In the 1982 movie Conan the Barbarian, a Mongol general asks the title character (played with wry sangfroid by Arnold Schwarzenegger) what is best in life.
Conan replies: “To crush your enemies, see them driven before you, and to hear the lamentation of the women.”
Lenovo seems like it’s adopting that “crush your enemies” bit as its new motto. In an interview with Fortune, Lenovo CEO Yuanqing Yang suggested his company, having just acquired Motorola Mobility from Google for $2.91 billion, will eventually “surpass” Apple or Samsung in the smartphone game.
“Regarding the product portfolio, we don’t want to be playing just in the entry level or to be viewed as a cheaper brand,” he said. “We want to compete in the full range of the product line, including the premium segment.” While Lenovo already enjoys a significant presence in China and some emerging markets, Motorola will give it more market-share in the United States, Europe, and Latin America.
The Motorola acquisition is only one part of Lenovo’s multi-billion-dollar January. Earlier in the month, IBM announced that it would sell its low-end server business to Lenovo for $2.3 billion; that agreement included IBM’s x86 server portfolio (such as the System x, BladeCenter, and Flex System blade servers and switches), while IBM will retain its System z mainframes, Power Systems, Storage Systems, Power-based Flex servers, and PureApplication and PureData appliances.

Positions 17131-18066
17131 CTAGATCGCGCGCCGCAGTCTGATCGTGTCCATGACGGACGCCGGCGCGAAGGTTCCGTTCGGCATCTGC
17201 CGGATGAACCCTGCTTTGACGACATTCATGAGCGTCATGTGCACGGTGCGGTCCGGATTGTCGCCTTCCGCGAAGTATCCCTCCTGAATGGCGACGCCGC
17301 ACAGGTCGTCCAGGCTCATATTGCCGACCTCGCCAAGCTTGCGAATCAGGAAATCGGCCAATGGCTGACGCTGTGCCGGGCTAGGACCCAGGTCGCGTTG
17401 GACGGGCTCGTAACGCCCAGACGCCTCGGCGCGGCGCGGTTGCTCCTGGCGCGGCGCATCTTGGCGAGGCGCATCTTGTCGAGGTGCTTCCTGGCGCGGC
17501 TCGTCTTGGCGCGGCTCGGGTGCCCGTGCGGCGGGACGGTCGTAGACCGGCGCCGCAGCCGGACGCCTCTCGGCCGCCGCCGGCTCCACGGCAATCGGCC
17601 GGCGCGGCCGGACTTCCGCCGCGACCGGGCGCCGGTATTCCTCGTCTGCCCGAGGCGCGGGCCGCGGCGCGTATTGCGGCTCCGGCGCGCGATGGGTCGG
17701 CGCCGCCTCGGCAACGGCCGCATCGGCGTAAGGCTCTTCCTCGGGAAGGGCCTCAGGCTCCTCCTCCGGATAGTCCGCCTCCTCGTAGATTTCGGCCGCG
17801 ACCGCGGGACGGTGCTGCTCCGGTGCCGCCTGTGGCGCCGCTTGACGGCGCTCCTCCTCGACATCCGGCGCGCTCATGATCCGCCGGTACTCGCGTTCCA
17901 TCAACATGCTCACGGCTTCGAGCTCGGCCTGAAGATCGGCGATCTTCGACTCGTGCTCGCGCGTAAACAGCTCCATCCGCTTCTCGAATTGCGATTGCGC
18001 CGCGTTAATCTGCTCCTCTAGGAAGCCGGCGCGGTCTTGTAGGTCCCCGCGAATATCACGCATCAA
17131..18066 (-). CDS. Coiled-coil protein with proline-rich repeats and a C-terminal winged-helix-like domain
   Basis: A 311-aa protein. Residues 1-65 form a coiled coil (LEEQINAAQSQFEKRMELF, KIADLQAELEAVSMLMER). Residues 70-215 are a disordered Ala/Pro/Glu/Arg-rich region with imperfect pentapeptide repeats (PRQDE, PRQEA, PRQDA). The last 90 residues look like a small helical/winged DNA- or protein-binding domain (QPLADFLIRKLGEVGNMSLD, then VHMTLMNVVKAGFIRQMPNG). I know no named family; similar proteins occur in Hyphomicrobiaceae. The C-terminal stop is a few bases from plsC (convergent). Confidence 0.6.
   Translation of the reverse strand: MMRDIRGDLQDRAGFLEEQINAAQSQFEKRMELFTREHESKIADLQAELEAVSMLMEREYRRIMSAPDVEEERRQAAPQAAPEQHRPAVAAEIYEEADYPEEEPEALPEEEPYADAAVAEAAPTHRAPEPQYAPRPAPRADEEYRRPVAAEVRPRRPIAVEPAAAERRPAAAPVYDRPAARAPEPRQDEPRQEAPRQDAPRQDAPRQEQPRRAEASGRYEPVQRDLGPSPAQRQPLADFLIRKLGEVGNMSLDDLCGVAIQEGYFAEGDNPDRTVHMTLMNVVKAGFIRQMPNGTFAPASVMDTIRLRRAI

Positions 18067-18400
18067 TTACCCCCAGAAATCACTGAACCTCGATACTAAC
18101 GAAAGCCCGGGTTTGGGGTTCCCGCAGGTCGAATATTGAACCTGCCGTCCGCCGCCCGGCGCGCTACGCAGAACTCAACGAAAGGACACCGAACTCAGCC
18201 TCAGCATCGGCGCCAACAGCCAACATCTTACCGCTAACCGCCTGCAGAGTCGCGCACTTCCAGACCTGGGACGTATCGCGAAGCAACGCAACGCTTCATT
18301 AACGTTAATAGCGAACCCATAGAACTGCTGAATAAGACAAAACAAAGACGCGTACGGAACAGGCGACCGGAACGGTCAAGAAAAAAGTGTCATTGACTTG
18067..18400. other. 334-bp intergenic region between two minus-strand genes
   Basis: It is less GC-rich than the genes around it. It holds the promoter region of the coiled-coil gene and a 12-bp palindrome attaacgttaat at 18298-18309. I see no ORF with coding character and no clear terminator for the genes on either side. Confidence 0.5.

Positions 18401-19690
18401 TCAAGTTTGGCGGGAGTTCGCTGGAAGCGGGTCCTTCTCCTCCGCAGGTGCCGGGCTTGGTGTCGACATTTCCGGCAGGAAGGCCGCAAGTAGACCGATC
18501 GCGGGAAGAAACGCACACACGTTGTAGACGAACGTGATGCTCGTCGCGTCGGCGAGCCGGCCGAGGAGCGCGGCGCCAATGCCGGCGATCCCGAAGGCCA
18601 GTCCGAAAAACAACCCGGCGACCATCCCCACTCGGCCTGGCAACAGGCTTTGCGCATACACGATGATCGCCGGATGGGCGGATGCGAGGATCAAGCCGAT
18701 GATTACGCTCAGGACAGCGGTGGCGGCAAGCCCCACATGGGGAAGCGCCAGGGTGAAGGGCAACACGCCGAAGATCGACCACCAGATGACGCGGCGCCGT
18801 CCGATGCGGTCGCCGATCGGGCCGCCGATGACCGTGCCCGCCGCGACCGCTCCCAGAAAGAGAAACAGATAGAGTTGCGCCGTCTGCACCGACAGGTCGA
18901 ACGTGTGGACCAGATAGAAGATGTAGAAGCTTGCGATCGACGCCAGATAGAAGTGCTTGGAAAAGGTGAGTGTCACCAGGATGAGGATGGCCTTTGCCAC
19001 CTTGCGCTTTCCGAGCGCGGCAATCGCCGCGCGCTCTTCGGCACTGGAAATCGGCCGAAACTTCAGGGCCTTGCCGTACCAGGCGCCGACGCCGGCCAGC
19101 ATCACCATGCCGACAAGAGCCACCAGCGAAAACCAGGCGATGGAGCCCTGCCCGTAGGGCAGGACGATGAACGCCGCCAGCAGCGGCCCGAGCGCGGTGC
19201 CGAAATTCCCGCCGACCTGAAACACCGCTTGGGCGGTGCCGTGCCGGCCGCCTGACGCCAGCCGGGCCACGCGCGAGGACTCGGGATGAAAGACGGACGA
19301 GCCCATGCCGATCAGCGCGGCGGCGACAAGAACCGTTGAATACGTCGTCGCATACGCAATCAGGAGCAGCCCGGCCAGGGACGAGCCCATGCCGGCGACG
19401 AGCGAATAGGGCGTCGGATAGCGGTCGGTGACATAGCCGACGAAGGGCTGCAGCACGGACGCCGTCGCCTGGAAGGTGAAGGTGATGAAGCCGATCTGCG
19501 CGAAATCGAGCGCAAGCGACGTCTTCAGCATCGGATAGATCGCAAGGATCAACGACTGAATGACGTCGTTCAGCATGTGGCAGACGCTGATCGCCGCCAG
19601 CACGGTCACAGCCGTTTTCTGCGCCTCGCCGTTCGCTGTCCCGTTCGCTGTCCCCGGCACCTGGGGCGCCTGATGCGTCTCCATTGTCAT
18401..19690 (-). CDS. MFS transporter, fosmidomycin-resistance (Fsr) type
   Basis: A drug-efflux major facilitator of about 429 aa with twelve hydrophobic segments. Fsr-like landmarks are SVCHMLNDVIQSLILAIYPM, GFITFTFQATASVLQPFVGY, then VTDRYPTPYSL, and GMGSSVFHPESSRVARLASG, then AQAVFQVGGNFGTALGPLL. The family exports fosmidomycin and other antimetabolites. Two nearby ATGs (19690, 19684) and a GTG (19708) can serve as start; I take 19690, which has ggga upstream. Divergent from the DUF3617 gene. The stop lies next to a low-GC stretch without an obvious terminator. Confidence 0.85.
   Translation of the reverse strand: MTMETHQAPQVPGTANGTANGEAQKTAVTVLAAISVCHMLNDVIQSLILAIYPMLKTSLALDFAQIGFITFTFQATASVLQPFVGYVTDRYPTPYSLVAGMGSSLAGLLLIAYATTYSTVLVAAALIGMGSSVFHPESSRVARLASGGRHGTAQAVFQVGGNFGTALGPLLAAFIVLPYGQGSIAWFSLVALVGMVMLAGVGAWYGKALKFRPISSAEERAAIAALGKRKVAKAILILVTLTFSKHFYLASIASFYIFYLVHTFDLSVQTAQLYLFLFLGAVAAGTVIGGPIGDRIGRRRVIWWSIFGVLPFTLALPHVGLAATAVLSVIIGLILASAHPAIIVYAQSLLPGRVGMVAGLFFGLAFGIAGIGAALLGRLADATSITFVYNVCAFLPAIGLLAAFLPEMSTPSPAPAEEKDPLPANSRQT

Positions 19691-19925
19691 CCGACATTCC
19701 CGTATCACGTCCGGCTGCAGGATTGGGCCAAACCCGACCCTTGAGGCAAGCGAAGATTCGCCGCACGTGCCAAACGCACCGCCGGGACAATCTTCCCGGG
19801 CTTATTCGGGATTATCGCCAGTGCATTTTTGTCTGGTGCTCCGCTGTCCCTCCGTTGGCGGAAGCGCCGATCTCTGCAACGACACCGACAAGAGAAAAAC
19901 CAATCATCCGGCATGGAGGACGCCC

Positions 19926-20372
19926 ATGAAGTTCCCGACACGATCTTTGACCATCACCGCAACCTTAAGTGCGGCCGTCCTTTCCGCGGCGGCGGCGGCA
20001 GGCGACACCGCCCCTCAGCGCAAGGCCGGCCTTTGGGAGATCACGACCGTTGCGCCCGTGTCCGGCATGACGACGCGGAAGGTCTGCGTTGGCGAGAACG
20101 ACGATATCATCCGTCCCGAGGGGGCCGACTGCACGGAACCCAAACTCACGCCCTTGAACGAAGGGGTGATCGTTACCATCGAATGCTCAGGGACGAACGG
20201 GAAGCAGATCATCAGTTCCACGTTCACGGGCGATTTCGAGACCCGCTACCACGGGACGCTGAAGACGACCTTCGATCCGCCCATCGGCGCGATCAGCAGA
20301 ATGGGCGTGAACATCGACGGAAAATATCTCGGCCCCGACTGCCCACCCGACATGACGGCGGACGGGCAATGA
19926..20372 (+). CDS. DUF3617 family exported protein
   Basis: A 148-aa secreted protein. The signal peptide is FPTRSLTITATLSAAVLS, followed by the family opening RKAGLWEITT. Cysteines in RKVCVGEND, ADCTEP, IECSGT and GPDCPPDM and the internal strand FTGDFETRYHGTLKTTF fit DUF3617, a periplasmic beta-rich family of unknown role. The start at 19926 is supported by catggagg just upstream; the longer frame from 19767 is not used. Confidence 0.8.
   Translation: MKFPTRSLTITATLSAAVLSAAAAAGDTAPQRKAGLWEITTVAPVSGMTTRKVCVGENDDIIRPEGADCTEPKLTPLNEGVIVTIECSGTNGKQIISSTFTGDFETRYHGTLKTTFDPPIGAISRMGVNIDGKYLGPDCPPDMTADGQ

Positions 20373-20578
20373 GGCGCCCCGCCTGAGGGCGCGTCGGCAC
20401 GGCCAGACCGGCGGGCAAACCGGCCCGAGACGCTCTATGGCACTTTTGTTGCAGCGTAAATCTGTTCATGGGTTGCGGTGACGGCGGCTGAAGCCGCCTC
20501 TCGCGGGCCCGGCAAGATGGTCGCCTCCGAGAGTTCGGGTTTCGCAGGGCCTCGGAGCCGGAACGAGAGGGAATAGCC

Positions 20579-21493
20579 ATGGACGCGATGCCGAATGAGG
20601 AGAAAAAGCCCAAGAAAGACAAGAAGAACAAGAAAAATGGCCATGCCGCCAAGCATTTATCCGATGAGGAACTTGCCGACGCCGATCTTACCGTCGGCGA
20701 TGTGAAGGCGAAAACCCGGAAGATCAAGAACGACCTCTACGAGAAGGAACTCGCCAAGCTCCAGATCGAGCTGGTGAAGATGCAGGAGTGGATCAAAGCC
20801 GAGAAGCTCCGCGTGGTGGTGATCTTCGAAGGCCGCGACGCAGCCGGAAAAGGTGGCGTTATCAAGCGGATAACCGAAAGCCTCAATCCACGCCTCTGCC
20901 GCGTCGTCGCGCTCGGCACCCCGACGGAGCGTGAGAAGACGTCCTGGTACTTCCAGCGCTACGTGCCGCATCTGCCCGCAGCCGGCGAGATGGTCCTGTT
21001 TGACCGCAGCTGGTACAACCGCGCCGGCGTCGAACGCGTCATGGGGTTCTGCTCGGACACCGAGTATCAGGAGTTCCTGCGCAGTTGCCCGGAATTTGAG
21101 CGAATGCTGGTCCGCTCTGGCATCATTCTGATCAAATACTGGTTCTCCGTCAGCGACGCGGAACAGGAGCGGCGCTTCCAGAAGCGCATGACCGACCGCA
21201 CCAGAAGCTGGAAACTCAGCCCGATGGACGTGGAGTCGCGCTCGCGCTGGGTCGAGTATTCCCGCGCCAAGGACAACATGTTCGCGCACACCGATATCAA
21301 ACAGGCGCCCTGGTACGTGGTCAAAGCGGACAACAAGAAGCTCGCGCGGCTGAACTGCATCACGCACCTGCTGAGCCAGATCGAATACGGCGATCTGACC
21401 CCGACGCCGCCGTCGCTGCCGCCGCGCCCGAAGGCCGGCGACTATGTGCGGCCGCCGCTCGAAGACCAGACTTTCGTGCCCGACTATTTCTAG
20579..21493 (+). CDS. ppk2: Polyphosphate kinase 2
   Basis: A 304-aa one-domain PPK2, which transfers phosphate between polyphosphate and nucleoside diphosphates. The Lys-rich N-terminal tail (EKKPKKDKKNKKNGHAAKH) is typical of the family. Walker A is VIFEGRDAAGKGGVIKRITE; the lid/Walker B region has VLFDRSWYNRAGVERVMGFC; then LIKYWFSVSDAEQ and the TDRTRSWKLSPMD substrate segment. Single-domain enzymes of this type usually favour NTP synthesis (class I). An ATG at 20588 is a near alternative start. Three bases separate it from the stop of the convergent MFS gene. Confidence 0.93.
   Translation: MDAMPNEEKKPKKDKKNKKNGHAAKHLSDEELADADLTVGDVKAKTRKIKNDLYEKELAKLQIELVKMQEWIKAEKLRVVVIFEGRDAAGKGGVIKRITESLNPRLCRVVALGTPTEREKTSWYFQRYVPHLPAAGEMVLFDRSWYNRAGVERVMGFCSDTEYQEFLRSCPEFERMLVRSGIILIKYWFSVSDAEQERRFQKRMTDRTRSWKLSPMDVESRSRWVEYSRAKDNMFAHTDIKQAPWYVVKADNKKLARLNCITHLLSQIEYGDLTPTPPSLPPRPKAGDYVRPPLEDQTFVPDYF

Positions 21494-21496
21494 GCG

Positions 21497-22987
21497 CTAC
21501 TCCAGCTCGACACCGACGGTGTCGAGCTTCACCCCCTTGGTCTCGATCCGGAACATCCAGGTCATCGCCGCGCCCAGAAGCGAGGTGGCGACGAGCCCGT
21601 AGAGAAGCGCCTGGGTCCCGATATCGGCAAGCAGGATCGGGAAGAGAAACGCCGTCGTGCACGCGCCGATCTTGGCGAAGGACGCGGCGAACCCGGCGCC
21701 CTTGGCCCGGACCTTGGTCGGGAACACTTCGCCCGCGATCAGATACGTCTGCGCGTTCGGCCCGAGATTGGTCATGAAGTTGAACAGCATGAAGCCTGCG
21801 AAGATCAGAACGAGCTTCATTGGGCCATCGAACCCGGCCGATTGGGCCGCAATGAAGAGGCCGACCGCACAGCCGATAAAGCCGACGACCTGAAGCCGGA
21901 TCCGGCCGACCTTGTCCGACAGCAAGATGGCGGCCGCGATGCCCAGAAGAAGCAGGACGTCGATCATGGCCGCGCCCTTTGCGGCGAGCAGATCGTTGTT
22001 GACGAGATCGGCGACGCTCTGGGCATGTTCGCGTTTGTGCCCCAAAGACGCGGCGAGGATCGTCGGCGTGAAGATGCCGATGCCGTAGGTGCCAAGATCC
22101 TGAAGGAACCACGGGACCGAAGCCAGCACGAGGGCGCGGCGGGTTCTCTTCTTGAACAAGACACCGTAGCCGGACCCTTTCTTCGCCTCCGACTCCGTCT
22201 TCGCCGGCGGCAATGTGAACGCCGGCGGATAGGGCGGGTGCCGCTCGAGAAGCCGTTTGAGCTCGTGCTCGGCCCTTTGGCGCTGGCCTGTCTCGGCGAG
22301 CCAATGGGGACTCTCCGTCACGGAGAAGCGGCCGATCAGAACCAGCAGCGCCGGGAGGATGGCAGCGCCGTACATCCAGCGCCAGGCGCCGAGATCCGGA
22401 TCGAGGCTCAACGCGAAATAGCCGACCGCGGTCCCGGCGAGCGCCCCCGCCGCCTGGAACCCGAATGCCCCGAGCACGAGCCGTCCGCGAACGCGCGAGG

That sale allows IBM to refocus its energies on cloud-based services such as its Watson supercomputing platform. For Lenovo, the benefits of owning a server-manufacturing arm are also pretty substantial. “Lenovo wants to increase market share for several reasons: new customers, bigger scale, selling add-on services,” analyst Jack Gold wrote in an email after the deal was announced. “IBM doesn’t generate a whole lot of margin on low end systems, and needs to concentrate on new business opportunities like Smarter Planet, Big Data, Mobile, Watson, etc. Lenovo can probably increase that margin due to their efficiencies.”
With new smartphone and IT-infrastructure arms, Lenovo is in a good position to challenge Dell, Hewlett-Packard, and other major players in the hardware space. But that’s not to say the company will have an easy time of it: the hardware market as a whole is low-margin, ultra-competitive, and suffering through an anemic sales period (which is one of the reasons why IBM, Google, and other companies are so anxious to chuck their hardware interests).
Nonetheless, by shelling out more than $5 billion for two hardware properties, Lenovo now has a seat at the big players’ table. The question is whether it can use its in-house skill to actually crush those rivals.